Energy production and use account for about two-thirds of global GHG emissions. As such, this sector plays an outsized role in countries’ efforts to develop and implement long-term strategies which meet climate goals. The sector is highly diverse, spanning electric power generation, transportation, buildings (heating and cooling), and industry.
Because investment cycles for energy infrastructure are long, decisions made today have long-term implications for both climate and development goals. Energy planning that considers the impacts of the extended lifetimes of energy assets increases the likelihood of both meeting climate goals and avoiding technology “lock-in”, which can result in substantial stranded assets and act as a drag on economic growth.1 Further delaying action on significant emission reductions from energy production and use while at the same time planning for future energy demand would increase future investments and by some estimates could potentially double stranded assets. For example, estimates of viable energy pathways for 2-degrees would involve stranding about 1,500 GW of coal and natural gas power plants globally after 2030 (UNEP, 2017).
Continuing business-as-usual with the existing energy system and current levels of CO2-intensity would likely lead to over 4-degrees of warming by end-of-century (ETC, 2017). And current NDCs imply that the energy sector would emit almost 1,260 GT of CO2 by 2050, roughly 50 to 60 percent more than the available carbon budget (IEA/IRENA, 2017).
In this prompt, we ask you to consider the following questions. Please note you do not have to address every question in your response.
To what extent does the creation of long-term strategies offer countries an opportunity to revisit existing energy plans in light of the 1.5-2C global temperature goal? How could this opportunity be brought to bear?
What are the objectives of addressing specific sectors, such as energy, in the broader long-term strategy? What would be important elements of a component of the strategy that focused on the energy sector? For example, quantitative goals (GHG (when net zero emissions will be achieved in sector) or non-GHG (renewable or zero-carbon energy targets), interim milestones for such goals, list of prioritized actions for the short- and medium-term, needed reforms for the energy market, assessment of RD&D needs, analysis of financing of the transition, etc.?
How can long-term energy plans inform the development of the long-term strategy, and how can the long-term strategy inform long-term energy plans?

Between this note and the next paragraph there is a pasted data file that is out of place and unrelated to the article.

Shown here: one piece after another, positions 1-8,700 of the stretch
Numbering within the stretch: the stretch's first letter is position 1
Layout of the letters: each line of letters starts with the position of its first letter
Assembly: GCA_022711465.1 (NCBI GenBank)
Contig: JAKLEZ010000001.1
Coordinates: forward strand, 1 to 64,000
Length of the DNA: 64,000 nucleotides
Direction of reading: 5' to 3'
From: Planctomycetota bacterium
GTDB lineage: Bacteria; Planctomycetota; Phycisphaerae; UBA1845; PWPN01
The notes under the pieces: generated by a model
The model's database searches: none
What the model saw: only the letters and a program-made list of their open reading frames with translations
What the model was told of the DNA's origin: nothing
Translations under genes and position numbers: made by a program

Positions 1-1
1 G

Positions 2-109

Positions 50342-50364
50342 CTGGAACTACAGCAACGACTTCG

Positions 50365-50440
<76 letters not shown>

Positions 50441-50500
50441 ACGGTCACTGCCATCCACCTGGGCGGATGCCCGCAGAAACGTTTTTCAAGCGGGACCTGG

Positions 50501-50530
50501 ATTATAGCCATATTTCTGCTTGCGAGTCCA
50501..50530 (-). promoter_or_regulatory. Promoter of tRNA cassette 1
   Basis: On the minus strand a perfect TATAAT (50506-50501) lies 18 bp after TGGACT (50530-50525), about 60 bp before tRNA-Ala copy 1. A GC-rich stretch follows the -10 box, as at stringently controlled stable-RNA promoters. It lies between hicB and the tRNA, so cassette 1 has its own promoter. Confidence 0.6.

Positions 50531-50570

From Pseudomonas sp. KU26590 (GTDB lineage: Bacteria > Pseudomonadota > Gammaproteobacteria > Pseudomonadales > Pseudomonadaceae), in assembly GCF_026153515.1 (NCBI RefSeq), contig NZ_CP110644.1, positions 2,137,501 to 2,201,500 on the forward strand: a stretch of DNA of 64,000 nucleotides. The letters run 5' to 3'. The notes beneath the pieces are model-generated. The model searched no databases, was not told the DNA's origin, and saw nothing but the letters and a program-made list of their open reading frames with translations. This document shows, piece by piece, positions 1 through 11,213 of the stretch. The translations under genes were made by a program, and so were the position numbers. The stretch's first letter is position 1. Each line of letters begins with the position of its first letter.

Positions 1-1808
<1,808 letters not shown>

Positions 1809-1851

How can the results of the long-term planning process inform long-term planning in the sector?
What data, modeling and other analysis can be helpful in the design of a component of the long-term strategy that focuses on the energy sector?
How can energy-related policies and investments be screened for lock in of a carbon intensive pathway to inform the design of the long-term strategy?
What short-term investment and policy decisions need to be prioritized today to make the energy transition possible? What are the pros and cons of detailing these decisions in the long-term strategy?
How can a long-term strategy be designed to shift incentives to value long-term planning, given many decisions are currently based on near-term costs, reliability, technologies, etc.?
How do institutional arrangements need to change to support the energy transition, given the interactions between power, transport and industry, and how can the long-term strategy support such changes? Should a long-term strategy foster greater coordination between these sectors? How?
Given that a significant portion of the world lacks energy access, and populations will be growing, how can a long-term strategy for the energy sector be designed in a way that delivers affordable and reliable energy service to all members of a country, including the poorest? How can the strategy explicitly support economic growth and alleviate energy poverty?
Given that transition to low- and zero-carbon emissions in the sector will require early retirement of a large portion of existing coal-fired capacity, avoiding construction of new coal-fired assets, and shifting from unabated fossil fuel consumption, there will be significant implications for workers and companies. How can such stakeholders be involved in strategy discussions early? To what extent should an energy strategy in a long-term strategy detail how the energy transition will be managed justly (e.g. consequences on jobs)?
How should the broader systemic considerations such as new infrastructure requirements and transboundary energy trade be considered in long-term planning?
1 In this context, stranded assets refer to energy capital assets that must be retired prematurely or is underutilized because of climate polices (e.g., a carbon tax) or competition with lower-cost clean technologies, and fossil fuels that cannot be burned if a GHG target is to be reached (UNEP, 2017).